This a my discussion post for my Investigations in Curriculum Change class this week. I thought this would be appropriate since I wrote it at ISTE 2014. The topic was to identify learning objectives that meet the future needs of today's students for the purpose of futures planning.
According to Parkay, Hass, & Anctil (2010) futures planning “is the process of conceptualizing the future as a set of possibilities and then taking steps to create the future we want” (60). This means we must imagine and compare the different possibilities based on where we think current trends will take us then hopefully select the correct possibility. For school planners, trying to predict the future can be scary because a wrong guess could potentially cost millions of dollars. For example, Schools designed and constructed today may have to last up to 100 years. Should valuable square footage be used for lockers when every student may have all their instructional materials on one device? Are interactive whiteboards needed if teachers’ wireless tablets are connect to devices that project the tablet’s image on monitors and students’ devices?
Curriculum planners face the same futures planning challenges in attempting to select what curriculum will best suit the children's needs of a community. Everyone in the educational process must see themselves as futurists if instruction will meet students’ future needs. Another important thing to remember for futures planning is to bring in all stakeholders into conversations and planning about curriculum that prepares students for the future. Schools are part of and reflect the communities they serve so it is important to include people outside of education such parents, students, along with community and business leaders to determine what curriculum changes would best serve the needs of the community.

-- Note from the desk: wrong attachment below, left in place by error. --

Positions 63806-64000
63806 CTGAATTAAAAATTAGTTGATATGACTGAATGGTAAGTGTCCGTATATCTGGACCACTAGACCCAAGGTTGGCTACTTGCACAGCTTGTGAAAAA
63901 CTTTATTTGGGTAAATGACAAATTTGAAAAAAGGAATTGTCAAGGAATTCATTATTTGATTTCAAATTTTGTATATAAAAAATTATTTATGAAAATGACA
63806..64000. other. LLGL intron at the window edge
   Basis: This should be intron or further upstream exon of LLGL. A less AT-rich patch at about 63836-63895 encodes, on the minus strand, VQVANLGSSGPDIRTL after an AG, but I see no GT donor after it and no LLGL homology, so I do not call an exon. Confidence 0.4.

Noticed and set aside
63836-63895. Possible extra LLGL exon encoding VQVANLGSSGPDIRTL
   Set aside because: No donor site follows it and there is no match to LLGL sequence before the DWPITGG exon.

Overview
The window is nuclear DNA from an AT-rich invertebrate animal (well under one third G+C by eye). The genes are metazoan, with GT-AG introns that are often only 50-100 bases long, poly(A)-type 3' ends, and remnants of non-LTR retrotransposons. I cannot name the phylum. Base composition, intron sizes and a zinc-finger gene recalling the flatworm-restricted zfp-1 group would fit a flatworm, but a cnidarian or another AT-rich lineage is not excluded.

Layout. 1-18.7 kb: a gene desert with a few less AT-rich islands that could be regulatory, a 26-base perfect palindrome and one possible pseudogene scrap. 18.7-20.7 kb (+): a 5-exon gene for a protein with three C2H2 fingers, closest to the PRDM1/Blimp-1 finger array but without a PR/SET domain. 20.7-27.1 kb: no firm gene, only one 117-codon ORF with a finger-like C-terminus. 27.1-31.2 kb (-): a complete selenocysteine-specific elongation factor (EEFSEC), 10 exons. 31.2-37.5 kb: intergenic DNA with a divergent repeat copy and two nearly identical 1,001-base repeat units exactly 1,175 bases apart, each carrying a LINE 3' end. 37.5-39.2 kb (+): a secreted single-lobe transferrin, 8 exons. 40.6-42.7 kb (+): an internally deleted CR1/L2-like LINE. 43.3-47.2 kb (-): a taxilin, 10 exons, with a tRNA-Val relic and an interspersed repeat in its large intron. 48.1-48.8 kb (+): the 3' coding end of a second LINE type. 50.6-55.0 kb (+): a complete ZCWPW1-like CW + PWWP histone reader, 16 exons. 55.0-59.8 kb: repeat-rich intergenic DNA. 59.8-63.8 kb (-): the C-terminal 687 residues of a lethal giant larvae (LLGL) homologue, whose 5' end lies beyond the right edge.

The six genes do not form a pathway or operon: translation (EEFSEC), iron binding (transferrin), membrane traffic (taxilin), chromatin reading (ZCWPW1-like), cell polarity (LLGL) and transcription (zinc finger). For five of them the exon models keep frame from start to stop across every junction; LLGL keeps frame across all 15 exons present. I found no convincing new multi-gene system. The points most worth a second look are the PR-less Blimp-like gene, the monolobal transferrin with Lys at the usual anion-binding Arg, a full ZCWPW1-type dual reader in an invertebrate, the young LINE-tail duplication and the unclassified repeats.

Once a direction has been determined, curriculum planners must determine educational objectives emphasizing preparing students for the future. This challenge makes it difficult to prepare students because society is changing so rapidly. Making students life-long learners is the best way to meet futures planning and learning objectives. Students need the ability to retrain themselves when faced with career options not thought of when they were in school.
There are five learning objectives that make students life-long learners that will ensure their ability to meet any future challenges. Research skills is the first learning objective students because they to be able to find new information preparing for whatever challenge awaits them. Students need to know where and how to access critical information quickly so they can prepare for new careers before competitors beat them to it. Next, students need media literacy skills so they may understand the information they have researched. Information today comes from other sources other than books such as television, Internet, music, and movies. Like books, each of these media sources have messages students must recognize and determine the validity and importance of these messages. After students gathering and processing information from different sources, they must analyze the information to compile important parts to meet students’ needs. Communication skills are needed to put the information into an understandable form so it may be shared with others. Finally, students need to learn to use social media such as Twitter or Edmodo so they can build a network of expertise from they can constantly learn from (November, 2014). With these five skills used as curriculum objectives students are well prepared for their respective futures.
November, A. (2014, July). Learn to learn: First 5 days of school. Interactive lecture presented at ISTE 2014, Atlanta, GA
Parkay, F.W., Hass, G., & Anctil, E.J. (2010). Curriculum leadership: Readings for developing quality educational programs (9th ed.). Boston, MA: Allyn & Bacon.